Addressing the merits and failures of virtual presence for museums, Rebecca Lyons said that flexibility and adaptability when thinking about how to reach and engage audiences in paramount. She noted that resilience is something one learns as an artist, learning to try and fail again and again, and institutions must not be afraid to do the same. It is so important that art is something that engages and is collaborative, so with digital content, it is crucial that audiences interact and come together.
Melanie Noronha added that she finds it commendable that institutions around the world have provided universal access to their assets during these troubling times. However, she noted that it is important to recognise the shortcomings when translating content to the digital word, chief of which is that the virtual experience can’t always deliver the same awe and inspiration as real life. Another important point is that while technology is always evolving and offering more advanced options, such as 360 videos, financial issues often ensure that these are only available to larger institutions. She said it is important to recognise these challenges when thinking about what the new cultural economy might look like.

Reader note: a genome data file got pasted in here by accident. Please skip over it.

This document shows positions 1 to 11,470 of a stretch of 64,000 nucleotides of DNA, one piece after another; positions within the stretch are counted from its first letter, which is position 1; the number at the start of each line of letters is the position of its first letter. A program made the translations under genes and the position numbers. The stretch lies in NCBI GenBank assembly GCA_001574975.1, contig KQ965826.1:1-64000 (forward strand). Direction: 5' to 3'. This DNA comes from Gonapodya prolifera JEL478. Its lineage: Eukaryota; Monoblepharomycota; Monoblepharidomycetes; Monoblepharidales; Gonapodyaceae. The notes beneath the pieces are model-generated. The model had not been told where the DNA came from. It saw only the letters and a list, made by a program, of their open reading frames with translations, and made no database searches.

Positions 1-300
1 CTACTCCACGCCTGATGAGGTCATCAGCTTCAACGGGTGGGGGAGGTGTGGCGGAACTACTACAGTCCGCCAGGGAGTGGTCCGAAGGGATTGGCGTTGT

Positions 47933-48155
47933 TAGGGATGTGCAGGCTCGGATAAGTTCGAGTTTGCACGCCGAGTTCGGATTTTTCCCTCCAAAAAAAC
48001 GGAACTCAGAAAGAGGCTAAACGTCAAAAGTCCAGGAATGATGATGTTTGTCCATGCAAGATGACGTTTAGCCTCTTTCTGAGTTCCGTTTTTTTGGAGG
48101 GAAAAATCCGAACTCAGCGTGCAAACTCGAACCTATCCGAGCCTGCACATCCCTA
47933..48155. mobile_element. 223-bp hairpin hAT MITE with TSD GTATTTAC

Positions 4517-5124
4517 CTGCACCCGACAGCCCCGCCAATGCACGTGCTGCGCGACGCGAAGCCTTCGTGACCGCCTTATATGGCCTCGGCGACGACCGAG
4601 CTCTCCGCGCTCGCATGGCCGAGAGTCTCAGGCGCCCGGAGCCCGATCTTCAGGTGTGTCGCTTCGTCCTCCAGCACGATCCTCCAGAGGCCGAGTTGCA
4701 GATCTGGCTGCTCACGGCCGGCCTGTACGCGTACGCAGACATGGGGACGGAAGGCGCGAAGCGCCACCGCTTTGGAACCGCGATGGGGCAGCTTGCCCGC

HE Al Mubarak observed that this is likely not the last time such a crisis will befall the creative sector, and that we need the tools to “future proof” culture. When this situation happens again, we must be ready.
He then asked what the future might look like for the cultural economy and its practitioners. Melanie Noronha noted that all is conjecture at this point, and everything depends on how this pandemic will pan out. The main issue is the uncertainty around the length of the lockdown period, and institutions must be prepared for any scenario, whether that be a prolonged lockdown or a series of short repeated ones. She said that while we must be realistic, she is optimistic about the power of the human ingenuity that drives the cultural sector, and believes it will deliver solutions to these challenges.